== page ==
Not because it's broken. But because you feel resistance using it.
Maybe you think it's different to operate.
You have the opportunity but you don't take action.
Then you feel guilty later for not taking action and try to fix the mess by starting to use it, but then leave again when things get too complicated.
What's the problem with opportunity guilt?
There are several problems with opportunity guilt.
Not only does it hold us back, but it causes us to feel as though we're not capable of doing what other people have already done – even if they're just born into it. Here are some of those problems:
It makes us believe we can never get ahead in life.
If we never go for opportunities when they present themselves, then we'll never get ahead in life. We'll keep doing what we're doing, which isn't likely to change. We'll never learn anything new or accomplish anything.
It causes us to stay stuck in life.
We might be living the way we are now instead of trying to learn and grow. We might be stuck with a job we don't like, a house we can't afford, or an attitude that isn't really us. We think we can't ask for a raise or move to another job because our boss would never give it to us. And since we're stuck in this place, it's difficult for us to grow and improve in other areas of our life.
It breeds negativity and discouragement.
We might think that people with the opportunity we want are somehow better than us, or that they're not as good as we are. It can be discouraging to see people with what seem like better opportunities than us. But we might end up becoming negative and discouraged without really trying, which is the worst thing for us to be.
It makes it difficult for us to move on from our past.
We might feel that we could never get over the things that happened to us in the past. We're afraid that if we leave a bad situation, it would just come back and hurt us again. This kind of thinking can hold us back from doing what we want.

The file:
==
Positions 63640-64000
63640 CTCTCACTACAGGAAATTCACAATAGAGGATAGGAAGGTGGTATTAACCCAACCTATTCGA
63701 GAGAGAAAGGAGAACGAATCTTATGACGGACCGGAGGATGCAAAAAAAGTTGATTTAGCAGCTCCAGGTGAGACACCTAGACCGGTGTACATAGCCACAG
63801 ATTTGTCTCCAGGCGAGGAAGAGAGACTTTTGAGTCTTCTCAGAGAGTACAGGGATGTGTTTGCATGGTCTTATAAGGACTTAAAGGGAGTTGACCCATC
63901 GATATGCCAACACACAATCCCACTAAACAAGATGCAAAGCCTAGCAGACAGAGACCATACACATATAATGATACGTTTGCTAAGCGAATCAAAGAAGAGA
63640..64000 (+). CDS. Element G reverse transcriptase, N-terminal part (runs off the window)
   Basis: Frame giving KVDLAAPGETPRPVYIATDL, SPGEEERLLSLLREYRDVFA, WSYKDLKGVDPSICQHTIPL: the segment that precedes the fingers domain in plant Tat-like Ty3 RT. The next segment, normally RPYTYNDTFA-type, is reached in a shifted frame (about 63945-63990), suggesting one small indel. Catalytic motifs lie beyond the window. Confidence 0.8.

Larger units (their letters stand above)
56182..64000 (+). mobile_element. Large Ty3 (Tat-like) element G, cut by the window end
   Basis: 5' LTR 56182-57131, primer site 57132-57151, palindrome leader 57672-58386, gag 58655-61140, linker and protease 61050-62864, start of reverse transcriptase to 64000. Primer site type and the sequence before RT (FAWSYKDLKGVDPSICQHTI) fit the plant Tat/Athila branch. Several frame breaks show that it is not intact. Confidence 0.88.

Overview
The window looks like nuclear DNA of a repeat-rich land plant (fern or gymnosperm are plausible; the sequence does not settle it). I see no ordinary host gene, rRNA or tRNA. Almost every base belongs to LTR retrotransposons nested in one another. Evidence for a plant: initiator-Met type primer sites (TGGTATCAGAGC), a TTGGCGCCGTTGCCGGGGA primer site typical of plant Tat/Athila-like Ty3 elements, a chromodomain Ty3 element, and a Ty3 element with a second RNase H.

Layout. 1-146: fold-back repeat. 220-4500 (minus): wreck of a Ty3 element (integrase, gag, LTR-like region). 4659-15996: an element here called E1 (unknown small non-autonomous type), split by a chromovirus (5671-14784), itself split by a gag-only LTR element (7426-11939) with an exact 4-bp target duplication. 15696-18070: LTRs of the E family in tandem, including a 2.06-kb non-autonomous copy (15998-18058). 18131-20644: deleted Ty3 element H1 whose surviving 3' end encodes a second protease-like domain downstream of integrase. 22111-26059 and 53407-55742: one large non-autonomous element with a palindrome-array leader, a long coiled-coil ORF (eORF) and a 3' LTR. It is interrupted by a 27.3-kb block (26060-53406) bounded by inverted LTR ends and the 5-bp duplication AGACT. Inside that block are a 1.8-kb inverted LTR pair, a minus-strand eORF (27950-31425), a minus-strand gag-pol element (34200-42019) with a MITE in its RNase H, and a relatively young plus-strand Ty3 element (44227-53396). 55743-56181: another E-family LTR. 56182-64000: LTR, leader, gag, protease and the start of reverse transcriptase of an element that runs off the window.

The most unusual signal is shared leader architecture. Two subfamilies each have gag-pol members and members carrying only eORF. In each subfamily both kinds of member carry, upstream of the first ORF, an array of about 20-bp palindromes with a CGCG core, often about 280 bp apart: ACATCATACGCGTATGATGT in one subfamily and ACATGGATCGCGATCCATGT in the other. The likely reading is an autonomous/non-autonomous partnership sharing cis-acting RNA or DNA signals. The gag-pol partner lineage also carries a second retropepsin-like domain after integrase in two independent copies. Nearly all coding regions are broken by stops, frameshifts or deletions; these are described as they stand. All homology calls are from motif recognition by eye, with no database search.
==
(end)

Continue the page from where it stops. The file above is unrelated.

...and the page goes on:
Opportunity guilt is like a genie in the bottle. But you can't get it out.
Finding success comes with obstacles and negative emotions.
And then the first thing that comes to mind are the things you are missing out on. You feel like there is something holding you back but you don't know what.
Then, opportunity guilt does its dirty work and causes you to question everything about yourself and your life circumstances.
11 Tips to overcome opportunity guilt
Finding ways to move past opportunity guilt is important because, otherwise, we'll never be able to reach any of our goals or do what we want with our lives.
Here are 11 ways to overcome opportunity guilt:
Accept that you can't have it all.
It's time to stop insisting that you can have everything.
To stop demanding more and more.
To stop feeling like you're entitled to it all.
You have to accept that you can't have everything, but that it doesn't mean you can't have anything.
Instead of focusing on the things you could have...
focus on what you DO have in life!
Be open to opportunities.
Be open to opportunities when they are presented to you.